Routing header.  When the TPF option appears in a Destination Options
   header, it MUST be the only option in the header.

   NOTE : The highest-order two bits of the Option Type (i.e., the "act"
   bits) are 01.  These bits specify the action taken by a destination
   node that does not recognize the option.  The required action is to
   discard the packet.  The third highest-order bit of the Option Type
   (i.e., the "chg" bit) is 0.  This indicates that Option Data cannot
   be modified along the path between the packet's source and its
   destination.






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4.  TPF Information Determines Next-Protocol Engine Behavior

   An exit-point node supports one or more next-protocol engines (e.g.,
   Ethernet, IPv4, IPv6).  Each next-protocol engine supports a default
   forwarding procedure and zero or more special forwarding procedures.

   When an exit-point node submits a packet to a next-protocol engine
   without TPF information, the next-protocol engine executes its
   default forwarding procedure.  For example, assume that the exit-
   point node receives the following Tunnel IPv6 Packet:

   o  The Tunnel IPv6 Packet does not contain TPF information.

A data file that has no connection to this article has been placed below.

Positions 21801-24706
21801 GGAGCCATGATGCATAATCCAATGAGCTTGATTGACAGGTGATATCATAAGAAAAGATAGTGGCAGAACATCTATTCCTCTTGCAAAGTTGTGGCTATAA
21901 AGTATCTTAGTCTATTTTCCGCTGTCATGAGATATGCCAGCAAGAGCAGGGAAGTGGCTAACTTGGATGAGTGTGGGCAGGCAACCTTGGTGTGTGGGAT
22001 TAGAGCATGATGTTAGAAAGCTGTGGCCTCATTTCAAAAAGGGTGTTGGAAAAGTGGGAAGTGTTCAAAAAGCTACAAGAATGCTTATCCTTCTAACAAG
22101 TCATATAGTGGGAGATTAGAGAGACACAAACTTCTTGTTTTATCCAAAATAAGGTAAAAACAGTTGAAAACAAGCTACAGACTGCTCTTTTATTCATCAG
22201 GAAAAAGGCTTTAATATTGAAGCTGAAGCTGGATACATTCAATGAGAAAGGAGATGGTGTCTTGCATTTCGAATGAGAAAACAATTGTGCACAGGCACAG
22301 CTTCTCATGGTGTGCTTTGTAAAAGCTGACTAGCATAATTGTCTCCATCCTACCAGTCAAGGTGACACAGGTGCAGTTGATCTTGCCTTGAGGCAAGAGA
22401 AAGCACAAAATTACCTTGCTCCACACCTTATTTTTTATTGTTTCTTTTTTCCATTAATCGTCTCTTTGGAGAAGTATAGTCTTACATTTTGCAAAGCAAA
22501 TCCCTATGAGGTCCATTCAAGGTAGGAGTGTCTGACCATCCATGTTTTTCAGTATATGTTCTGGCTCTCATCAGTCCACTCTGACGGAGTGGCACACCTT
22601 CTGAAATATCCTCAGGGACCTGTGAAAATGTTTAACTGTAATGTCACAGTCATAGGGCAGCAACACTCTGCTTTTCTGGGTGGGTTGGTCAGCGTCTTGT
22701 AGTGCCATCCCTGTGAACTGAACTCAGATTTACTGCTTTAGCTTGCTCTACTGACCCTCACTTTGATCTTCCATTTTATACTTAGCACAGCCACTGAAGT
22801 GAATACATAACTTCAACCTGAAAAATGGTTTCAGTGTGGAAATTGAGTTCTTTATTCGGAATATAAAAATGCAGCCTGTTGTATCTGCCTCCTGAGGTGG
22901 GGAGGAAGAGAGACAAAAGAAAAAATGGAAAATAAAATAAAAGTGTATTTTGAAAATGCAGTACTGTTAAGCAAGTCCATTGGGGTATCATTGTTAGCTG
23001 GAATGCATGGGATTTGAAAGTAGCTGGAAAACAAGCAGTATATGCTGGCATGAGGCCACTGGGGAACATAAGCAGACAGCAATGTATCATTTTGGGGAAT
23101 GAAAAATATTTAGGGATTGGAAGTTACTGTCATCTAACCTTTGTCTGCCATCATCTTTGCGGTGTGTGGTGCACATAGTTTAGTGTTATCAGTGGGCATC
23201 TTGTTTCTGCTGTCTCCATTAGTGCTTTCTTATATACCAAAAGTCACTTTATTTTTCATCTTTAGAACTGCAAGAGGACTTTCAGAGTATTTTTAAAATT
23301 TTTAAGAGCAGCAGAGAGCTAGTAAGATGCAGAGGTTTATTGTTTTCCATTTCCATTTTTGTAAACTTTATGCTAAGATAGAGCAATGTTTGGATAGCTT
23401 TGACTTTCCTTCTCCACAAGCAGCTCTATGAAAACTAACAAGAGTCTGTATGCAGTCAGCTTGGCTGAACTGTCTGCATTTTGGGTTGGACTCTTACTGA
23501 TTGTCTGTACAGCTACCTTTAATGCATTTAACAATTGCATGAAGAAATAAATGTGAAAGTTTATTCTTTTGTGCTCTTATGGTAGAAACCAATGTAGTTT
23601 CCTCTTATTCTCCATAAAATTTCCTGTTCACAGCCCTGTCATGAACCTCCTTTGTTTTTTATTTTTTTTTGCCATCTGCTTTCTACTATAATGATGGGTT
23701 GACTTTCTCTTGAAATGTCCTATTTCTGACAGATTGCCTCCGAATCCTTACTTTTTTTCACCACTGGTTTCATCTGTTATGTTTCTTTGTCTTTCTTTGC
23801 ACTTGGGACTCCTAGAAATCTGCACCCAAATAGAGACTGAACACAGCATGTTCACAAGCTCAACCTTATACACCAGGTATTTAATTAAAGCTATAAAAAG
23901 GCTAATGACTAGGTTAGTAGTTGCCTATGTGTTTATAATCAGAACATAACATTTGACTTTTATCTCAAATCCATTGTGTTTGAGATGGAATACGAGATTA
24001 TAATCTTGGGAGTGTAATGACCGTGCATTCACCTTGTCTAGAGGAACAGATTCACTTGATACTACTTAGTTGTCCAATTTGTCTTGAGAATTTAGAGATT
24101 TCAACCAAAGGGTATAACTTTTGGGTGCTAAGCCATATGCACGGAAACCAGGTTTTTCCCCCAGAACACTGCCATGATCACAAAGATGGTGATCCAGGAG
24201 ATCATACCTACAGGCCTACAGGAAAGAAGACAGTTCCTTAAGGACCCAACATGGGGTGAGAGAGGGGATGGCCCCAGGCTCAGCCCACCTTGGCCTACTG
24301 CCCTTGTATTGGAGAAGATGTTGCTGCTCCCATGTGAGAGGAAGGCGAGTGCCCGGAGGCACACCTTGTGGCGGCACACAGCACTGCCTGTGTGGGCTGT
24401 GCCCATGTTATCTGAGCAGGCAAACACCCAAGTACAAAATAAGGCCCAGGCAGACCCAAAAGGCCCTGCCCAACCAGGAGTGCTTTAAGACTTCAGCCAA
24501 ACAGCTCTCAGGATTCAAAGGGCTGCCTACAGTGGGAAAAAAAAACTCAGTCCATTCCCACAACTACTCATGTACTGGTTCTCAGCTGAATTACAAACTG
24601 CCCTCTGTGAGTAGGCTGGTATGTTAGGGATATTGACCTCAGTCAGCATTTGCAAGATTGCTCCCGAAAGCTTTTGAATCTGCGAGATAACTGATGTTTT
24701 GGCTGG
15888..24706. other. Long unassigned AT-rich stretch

o  The original packet is IPv4.

   In this case, the exit-point node processes and removes the Tunnel
   IPv6 Header.  It then submits the original packet, without any TPF
   information, to the IPv4 protocol engine.

   The IPv4 protocol engine executes its default forwarding procedure.
   It searches its Forwarding Information Base (FIB) for and entry that
   matches the original packet's destination address.  If the search
   returns a FIB entry, the protocol engine forwards the packet through
   an interface that the FIB entry identifies.

   When an exit-point node submits a packet to a next-protocol engine
   with TPF information, the next-protocol engine executes a special
   forwarding procedure.  For example, assume that the exit-point node